Most people alive today have never lived through anything like this before. I keep thinking of the generation who lived through the Great Depression and who were never the same again. People who would go to great lengths to avoid wasting anything because they knew what true scarcity was. Folks who kept everything, just in case. I heard stories about such things and I wasn’t born until over 50 years after the Great Depression ended. This too will have long-term psychological effects on at least some of us. I wonder if we will see an increase in agoraphobia, or if I’ll be that lady who still has a mask in her purse years later. Maybe some people will never be comfortable shaking hands again.
This is a truly difficult situation for nearly everyone, but it is even more difficult for people who were already struggling with mental health problems or physical health conditions. People who have experienced traumas in the past are, in many cases, being exposed to reminders of those traumas because of the various situations we are finding ourselves in. If you experienced trauma growing up and this pandemic has created a situation in which you have to move back into your parents’ house, that may be incredibly difficult for you. If you have felt abandoned in the past, the social distancing measures could be triggering for your fears of abandonment. If you have had traumatic medical experiences, your fears around getting this virus could be extreme.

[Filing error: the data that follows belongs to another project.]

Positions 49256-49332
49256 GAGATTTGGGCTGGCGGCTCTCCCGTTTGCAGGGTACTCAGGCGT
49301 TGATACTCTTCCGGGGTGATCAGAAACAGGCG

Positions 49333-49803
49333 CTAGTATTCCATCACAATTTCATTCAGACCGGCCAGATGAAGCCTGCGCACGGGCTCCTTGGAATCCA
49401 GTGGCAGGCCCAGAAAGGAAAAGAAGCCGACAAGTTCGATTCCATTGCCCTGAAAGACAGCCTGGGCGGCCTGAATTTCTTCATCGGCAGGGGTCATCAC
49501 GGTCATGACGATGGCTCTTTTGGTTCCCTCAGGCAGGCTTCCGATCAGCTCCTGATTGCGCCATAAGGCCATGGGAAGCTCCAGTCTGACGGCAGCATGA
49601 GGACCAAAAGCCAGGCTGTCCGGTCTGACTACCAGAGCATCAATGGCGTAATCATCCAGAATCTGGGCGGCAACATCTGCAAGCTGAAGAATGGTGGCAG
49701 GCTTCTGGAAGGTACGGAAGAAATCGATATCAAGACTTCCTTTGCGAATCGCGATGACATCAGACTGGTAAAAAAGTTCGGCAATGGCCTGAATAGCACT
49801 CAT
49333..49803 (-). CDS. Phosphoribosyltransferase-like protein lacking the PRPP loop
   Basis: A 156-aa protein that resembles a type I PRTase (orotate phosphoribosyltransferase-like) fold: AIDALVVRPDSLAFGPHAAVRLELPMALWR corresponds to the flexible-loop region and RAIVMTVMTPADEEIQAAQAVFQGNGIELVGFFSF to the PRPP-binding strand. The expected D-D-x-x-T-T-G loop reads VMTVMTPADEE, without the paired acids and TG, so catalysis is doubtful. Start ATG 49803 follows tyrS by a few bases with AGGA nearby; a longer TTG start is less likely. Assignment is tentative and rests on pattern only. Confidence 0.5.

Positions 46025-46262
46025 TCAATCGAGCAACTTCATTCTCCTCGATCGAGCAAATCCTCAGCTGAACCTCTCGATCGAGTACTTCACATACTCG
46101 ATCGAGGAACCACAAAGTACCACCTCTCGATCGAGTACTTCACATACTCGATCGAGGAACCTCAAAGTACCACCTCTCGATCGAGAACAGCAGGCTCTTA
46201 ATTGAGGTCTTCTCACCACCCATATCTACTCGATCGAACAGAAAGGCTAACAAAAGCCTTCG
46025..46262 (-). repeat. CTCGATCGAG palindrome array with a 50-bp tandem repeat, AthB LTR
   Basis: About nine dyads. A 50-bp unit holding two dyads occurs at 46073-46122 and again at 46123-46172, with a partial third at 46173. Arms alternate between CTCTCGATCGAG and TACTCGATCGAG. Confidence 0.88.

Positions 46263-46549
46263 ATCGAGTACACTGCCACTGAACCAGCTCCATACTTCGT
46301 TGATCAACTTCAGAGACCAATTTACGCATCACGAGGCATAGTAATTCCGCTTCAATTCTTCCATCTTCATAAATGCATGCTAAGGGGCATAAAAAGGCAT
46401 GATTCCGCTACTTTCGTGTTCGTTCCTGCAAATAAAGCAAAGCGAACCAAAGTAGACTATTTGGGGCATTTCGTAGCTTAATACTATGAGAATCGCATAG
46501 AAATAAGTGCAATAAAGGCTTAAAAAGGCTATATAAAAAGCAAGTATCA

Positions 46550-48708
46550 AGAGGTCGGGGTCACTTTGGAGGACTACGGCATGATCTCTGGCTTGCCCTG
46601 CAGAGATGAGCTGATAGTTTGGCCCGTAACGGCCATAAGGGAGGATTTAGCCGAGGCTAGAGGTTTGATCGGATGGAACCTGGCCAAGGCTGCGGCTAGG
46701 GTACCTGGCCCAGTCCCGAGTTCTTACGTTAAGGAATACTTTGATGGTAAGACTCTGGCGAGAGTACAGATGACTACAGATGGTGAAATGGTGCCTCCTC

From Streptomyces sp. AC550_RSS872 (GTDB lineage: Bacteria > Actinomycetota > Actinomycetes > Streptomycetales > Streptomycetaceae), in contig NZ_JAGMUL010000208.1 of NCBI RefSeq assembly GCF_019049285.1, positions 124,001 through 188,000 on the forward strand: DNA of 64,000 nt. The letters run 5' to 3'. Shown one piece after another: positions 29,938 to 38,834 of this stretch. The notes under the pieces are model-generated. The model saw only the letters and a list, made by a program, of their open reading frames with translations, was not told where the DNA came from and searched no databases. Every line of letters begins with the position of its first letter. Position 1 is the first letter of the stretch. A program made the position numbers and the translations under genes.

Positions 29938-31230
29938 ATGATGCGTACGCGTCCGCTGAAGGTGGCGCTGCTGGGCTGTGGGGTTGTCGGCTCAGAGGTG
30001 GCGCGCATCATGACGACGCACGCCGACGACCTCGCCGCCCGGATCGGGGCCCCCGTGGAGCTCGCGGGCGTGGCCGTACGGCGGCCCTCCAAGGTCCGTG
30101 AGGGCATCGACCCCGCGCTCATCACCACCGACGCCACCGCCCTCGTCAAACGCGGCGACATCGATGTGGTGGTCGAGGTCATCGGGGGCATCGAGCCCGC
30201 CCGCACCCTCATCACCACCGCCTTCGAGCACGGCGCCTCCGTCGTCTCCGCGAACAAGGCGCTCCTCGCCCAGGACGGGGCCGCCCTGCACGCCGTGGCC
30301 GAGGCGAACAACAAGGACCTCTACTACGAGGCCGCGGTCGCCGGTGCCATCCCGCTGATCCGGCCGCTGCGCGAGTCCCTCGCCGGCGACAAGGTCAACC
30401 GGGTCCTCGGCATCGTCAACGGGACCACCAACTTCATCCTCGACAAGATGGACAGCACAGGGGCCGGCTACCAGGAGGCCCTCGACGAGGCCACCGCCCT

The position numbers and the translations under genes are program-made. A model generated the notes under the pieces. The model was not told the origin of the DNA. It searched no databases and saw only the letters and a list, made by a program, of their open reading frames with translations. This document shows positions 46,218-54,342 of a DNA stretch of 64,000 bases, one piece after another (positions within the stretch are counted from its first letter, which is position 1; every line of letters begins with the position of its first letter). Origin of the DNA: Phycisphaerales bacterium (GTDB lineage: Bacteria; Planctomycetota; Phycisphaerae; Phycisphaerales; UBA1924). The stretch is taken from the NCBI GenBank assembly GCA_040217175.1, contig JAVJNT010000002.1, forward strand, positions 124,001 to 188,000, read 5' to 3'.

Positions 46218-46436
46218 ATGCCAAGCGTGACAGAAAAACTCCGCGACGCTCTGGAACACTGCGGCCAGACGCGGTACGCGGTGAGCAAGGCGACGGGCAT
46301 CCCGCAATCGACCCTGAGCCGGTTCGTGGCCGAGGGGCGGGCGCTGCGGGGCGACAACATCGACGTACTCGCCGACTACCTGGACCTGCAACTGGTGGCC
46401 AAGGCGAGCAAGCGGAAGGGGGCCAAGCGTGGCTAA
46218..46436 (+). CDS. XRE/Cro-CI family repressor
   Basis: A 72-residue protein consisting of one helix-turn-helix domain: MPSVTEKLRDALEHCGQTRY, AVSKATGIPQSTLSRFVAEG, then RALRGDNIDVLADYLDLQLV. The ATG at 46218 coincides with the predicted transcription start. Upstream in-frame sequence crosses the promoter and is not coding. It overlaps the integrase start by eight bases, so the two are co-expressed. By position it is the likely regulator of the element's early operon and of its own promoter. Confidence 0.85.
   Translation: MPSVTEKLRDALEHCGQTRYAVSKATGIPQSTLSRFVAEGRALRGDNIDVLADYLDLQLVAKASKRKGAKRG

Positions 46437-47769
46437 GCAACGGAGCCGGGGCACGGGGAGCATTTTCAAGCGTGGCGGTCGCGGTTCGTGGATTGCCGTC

It is vitally important that we take good care of ourselves in these times. In the face of trauma, the first things to focus on are the foundational, practical necessities: sleeping, staying hydrated, eating, resting and having social interactions. And if you take medications I would add taking those as prescribed and on time to that list. For many people, those things are all we can manage to do right now. That’s OK, in fact it’s more than OK, it’s good. If you can only do those bare-bones things, you are still doing what you need to do to take care of yourself in these incredibly difficult times.
There are many other things people may find helpful during these times, and I encourage you to explore what those are for you. I think most people should see a counselor at some point in their lives. You do not need to have a mental illness to benefit from psychological health care. It is good to learn strategies and have a plan for when things get hard, as they inevitably do at some points in life. I would also encourage you to reach out to friends and family to talk about what things are helping them stay psychologically healthy during these times. Many things can be done “together from a distance.”